Despite being renowned for its snowy, picturesque winters and the holiday cheer that comes with it, Canada has never produced what can be considered a true classic Christmas movie. The closest I can think of is Claude Jutra’s masterwork Mon Oncle Antoine, and while it is set during the Christmas period, it hardly conveys a cheery sense of holiday jubilee.
Though, perhaps such sentiment is not what is required to make to make a good Christmas movie.
Perhaps it boils down to being a great piece of cinema that happens to be set during the most festive time of the year. It is a good enough reason for Die Hard to be considered a Christmas movie, and if that is the case, then David Cronenberg’s Eastern Promises should be considered one of the greatest Christmas movies ever made by a Canadian director.
Sure, this is a co-production set in London, England, and is written by British filmmaker Steven Knight, but Cronenberg’s DNA is very much a throughline in this crime drama. This is clear from the very first scene, where, without giving anything away, Cronenberg’s affinity for building tension and graphic affronts to the body are on full display.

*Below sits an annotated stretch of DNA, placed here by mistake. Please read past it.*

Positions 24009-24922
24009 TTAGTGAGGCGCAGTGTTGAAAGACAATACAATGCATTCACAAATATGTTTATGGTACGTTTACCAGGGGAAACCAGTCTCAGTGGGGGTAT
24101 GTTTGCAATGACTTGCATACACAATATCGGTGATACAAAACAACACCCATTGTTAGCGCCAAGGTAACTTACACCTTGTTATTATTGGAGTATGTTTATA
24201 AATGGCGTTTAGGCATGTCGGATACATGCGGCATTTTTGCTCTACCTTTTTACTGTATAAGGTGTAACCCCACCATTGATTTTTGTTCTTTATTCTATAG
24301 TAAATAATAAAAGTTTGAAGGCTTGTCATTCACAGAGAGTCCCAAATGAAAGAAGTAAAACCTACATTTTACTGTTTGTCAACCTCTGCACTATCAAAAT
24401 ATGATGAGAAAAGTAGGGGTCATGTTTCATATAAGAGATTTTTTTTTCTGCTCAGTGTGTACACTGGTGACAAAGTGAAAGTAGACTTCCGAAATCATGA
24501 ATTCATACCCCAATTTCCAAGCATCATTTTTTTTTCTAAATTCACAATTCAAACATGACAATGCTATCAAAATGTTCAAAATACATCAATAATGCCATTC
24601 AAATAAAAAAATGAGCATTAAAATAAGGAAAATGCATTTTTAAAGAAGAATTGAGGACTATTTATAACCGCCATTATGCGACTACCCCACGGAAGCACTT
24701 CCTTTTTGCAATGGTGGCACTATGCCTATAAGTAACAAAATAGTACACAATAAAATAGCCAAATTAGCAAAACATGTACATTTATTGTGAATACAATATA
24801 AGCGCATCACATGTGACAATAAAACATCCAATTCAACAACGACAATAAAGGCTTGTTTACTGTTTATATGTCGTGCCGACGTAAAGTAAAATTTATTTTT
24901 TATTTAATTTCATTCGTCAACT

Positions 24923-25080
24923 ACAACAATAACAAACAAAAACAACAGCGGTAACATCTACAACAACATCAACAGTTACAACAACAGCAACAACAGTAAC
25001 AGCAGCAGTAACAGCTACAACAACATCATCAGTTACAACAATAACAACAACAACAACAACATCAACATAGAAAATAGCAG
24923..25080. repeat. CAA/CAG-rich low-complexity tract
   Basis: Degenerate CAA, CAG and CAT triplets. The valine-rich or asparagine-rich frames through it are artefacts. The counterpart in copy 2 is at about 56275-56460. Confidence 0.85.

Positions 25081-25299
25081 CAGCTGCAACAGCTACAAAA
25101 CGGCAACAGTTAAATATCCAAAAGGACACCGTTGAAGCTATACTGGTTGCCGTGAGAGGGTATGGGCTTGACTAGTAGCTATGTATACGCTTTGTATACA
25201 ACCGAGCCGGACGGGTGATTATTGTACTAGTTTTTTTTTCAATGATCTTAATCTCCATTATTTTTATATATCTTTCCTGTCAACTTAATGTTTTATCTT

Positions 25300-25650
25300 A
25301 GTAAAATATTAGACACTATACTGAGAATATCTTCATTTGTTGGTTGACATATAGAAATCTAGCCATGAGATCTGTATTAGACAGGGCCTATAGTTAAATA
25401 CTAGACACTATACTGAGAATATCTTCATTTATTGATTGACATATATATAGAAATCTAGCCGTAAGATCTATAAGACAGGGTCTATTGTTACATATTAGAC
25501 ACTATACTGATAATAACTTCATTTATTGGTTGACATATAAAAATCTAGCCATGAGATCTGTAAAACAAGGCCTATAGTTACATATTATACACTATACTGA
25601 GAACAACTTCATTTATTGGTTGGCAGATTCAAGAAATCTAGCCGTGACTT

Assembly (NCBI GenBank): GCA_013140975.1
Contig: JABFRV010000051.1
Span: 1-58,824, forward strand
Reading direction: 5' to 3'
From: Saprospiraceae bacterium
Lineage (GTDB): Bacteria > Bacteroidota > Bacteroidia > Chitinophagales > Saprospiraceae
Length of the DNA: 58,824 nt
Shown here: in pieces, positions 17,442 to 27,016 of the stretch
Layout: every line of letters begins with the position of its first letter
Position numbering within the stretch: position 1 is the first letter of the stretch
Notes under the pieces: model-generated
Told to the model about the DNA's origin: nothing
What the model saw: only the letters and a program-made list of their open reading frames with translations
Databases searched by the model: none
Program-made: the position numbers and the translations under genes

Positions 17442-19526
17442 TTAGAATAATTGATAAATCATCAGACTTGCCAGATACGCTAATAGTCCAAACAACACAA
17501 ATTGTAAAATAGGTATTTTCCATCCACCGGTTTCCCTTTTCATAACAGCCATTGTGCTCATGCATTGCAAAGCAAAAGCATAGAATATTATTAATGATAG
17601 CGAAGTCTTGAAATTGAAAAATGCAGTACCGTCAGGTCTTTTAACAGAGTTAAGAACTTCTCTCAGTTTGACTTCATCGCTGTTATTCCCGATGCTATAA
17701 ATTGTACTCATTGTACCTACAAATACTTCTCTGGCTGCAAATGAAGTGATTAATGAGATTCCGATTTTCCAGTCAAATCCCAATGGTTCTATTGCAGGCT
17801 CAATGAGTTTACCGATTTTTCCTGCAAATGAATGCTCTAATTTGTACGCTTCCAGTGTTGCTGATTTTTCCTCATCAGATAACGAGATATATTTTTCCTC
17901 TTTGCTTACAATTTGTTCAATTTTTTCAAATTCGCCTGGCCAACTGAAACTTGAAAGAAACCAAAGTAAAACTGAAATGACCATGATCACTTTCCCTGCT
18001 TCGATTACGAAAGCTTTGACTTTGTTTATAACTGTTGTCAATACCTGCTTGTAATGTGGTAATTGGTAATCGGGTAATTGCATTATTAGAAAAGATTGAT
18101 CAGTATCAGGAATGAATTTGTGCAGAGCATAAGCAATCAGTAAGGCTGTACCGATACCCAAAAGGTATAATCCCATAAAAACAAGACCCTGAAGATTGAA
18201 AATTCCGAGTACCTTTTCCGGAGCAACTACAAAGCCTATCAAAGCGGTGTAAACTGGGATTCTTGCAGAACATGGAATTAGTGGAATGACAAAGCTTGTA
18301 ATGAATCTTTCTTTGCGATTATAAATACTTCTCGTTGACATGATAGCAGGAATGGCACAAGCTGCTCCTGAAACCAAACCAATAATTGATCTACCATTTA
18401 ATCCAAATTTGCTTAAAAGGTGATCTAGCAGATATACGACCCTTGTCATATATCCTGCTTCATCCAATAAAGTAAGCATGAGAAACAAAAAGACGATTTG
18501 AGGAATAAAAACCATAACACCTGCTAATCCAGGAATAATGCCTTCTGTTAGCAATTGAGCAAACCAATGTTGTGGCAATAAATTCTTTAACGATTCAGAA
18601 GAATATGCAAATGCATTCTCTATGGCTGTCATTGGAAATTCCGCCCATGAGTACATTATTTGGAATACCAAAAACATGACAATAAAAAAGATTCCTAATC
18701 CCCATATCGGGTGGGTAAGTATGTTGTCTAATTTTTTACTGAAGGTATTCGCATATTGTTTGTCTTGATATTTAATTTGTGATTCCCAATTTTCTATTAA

Yet, Eastern Promises is hardly concerned with racking up a body count. Like much of Cronenberg’s works, death is met with purpose, not obligation. Even in Cronenberg’s most shocking works of body horror, the visual effects and violence have been in service of the story, and that has not changed in late-career films such as Eastern Promises, which boasts one of the most thoughtfully constructed narratives of the director’s career.
While it is hardly a ray of sunshine in the dead of winter, particularly given its heavy subject matter which includes human trafficking, Eastern Promises is still unexpectedly optimistic in its final moments, bittersweet even. But most notably, it imparts a particular sense of hope that is oddly befitting of Christmas.
So, if you are tired of watching Ben-Hur each and every Christmas, Eastern Promises might just be that change of seasonal pace you were looking for. Before you comment on the graphic violence of Eastern Promises, just remember that a grand total of zero horses were killed in the making of it, and if that doesn’t instil a sense of Christmas cheer, I don’t know what will!